West Virginia law authorizes opioid antidotes at schools

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CHARLESTON, W.Va. (AP) — Schools in West Virginia will be able to give drugs to students who overdose on opioids without having to first contact parents under a new law approved this week.

The measure passed unanimously by the state Legislature and signed Tuesday by Gov. Jim Justice comes as West Virginia recorded 844 overdose deaths last year, more than 700 involving at least one opioid such as heroin, fentanyl or prescription painkillers.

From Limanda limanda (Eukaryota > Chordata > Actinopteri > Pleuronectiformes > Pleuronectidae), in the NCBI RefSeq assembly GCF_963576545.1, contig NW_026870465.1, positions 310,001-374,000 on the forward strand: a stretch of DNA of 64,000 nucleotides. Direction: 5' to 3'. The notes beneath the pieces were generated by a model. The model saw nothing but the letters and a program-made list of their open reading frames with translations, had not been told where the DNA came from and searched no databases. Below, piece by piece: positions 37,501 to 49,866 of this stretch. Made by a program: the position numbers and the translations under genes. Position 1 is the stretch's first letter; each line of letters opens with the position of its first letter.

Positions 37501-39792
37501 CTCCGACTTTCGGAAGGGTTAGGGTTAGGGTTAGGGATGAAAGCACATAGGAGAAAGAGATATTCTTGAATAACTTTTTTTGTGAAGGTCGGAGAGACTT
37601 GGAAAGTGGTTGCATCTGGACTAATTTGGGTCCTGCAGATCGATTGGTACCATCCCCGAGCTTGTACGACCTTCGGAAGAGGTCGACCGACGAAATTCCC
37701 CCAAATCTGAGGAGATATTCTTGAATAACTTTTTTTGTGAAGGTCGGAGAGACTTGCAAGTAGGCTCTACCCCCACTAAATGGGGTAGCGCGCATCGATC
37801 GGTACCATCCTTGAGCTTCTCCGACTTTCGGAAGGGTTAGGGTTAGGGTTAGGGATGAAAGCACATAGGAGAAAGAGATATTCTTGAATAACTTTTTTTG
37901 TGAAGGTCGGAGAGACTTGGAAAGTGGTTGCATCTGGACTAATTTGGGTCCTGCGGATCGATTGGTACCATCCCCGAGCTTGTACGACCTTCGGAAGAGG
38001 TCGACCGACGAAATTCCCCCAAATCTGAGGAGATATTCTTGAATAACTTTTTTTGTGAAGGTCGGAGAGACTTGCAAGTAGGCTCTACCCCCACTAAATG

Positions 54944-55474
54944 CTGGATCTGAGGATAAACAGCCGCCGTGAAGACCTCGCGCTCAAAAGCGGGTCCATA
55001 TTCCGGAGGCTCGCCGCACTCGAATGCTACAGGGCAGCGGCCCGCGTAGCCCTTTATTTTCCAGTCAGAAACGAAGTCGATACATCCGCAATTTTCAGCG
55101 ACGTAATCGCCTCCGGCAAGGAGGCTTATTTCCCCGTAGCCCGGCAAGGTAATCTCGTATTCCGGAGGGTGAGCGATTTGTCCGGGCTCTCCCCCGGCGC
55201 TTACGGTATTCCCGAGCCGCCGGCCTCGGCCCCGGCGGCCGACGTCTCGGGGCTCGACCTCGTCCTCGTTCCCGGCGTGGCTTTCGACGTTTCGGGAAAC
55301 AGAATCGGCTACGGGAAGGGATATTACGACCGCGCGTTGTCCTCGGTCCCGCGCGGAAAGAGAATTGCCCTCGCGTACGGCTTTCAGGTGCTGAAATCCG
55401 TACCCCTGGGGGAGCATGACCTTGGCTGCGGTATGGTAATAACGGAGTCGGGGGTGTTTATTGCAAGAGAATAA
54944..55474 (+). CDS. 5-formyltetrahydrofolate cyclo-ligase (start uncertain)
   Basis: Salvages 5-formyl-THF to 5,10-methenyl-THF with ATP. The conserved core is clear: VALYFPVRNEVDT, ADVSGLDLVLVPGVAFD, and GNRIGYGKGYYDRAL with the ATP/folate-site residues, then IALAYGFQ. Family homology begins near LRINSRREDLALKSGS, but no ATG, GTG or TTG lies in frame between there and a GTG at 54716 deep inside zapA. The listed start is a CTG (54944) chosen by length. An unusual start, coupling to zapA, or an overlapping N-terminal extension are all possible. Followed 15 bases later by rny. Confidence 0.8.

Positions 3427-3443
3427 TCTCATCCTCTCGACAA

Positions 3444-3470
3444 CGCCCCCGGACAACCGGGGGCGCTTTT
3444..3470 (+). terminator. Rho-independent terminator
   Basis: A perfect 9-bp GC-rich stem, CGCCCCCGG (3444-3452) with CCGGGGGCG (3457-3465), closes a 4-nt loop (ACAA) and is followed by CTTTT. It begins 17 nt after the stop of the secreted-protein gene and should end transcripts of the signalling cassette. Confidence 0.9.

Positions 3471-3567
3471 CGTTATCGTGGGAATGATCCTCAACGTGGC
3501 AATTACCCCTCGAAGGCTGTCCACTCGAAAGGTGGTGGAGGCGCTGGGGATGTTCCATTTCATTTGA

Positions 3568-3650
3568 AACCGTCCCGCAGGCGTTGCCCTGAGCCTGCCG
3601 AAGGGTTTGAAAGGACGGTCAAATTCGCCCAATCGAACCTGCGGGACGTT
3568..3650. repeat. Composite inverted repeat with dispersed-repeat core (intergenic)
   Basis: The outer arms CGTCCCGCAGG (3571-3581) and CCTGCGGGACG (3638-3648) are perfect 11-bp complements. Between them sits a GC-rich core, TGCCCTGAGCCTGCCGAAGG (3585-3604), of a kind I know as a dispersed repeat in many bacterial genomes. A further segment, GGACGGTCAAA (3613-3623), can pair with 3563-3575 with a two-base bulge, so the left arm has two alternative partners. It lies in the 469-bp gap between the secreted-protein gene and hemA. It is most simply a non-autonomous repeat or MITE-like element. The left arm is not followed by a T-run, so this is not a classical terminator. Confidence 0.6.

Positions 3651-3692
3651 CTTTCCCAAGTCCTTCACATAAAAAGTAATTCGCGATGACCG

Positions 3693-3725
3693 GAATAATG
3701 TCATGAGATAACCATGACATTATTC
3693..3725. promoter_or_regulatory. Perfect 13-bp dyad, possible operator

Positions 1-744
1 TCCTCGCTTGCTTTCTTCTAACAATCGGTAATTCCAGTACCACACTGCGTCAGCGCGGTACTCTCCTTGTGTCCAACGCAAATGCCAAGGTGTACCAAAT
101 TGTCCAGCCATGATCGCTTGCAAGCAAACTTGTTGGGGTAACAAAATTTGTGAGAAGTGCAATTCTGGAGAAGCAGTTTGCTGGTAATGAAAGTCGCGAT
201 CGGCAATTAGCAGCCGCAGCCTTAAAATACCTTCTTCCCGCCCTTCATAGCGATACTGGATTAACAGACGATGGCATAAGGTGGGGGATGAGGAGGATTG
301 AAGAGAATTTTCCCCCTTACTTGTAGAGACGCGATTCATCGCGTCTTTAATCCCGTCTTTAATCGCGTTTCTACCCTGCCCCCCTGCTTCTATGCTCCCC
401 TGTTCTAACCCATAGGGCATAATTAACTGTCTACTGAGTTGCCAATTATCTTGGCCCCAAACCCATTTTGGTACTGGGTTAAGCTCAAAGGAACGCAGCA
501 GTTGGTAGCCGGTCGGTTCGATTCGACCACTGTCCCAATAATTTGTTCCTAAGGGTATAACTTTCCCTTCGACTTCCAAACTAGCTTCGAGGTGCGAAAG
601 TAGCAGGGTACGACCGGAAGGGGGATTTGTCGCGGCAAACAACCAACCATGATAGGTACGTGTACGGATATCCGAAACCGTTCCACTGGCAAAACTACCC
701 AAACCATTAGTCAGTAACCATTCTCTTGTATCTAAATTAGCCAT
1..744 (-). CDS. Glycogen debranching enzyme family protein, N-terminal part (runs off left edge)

The law applies to public and private schools. It also authorizes administering the antidote to school personnel or others during regular school hours or at functions and events on school property.

The law takes effect after 90 days. The state Board of Education will develop regulations for training, storage and notifying parents after incidents.


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